There has been a trend in recent years for renaming some standard terms in the wastewater industry. Wastewater Treatment Plants (WWTP) are now being increasingly called Wastewater Recovery Plants (WWRP) and wastewater sludge should be referred to as biosolids for example. Some wish to actually change the name of wastewater itself!
So why is this happening?
Well, the most interesting components in typical municipal wastewater (we will keep calling it that for now) are the organics, which we will measure using the term chemical oxygen demand (COD) or how much oxygen is needed to remove them, ammonium and phosphate. We want to prevent these components from getting into our rivers and streams. But if instead of just looking at how to get rid of them, we look at how we might be able to extract and use them, we start to see how the term recovery can be used instead of just treatment.
So why are these components worth recovering?
The COD can straight away be converted into useable energy as biogas and ammonium and phosphate are important for fertilizers.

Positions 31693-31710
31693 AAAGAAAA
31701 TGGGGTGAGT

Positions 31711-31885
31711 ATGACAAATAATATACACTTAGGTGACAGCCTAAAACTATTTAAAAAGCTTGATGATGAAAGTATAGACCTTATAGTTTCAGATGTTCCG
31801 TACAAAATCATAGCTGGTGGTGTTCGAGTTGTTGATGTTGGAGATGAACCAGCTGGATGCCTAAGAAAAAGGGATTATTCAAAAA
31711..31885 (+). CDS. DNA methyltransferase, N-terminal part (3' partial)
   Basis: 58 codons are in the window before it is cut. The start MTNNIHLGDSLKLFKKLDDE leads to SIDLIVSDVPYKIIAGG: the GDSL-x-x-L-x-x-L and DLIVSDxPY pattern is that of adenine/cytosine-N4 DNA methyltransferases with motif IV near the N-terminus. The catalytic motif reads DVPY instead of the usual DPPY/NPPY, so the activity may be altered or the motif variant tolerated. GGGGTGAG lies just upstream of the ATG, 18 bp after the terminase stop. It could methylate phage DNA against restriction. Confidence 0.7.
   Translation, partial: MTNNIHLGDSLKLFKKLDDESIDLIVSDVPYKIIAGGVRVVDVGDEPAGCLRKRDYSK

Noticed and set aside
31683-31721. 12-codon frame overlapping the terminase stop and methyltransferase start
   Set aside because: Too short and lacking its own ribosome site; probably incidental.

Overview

A term that was exciting a few years ago but seems to have dropped off most peoples radar at the same time they forgot about the whole ‘peak oil’ thing was ‘peak phosphorus’.
Looking at the above graph it is interesting to see that although there is a downward trend in searches for ‘peak phosphorus’, the large peaks in interest were followed by chunks of noone searching in the first few years after 2004 while more recently there seems to be a more sustained albeit lower interest.
I hope that this means there are still people keeping an eye on the ‘disappearing nutrient’. In the wastewater industry there are definitely people looking at all sorts of ways of recovering the phosphorus we are flushing down our toilets. Things like ion exchangers, membranes, electrochemistry and algae are all being investigated as possible methods for recovery.
I personally like the idea of capturing the phosphorus and nitrogen in algae. This algae can then be directly used as a fertilizer on crops. But then we don’t call it fertilizer anymore, we call it Biofertilizer…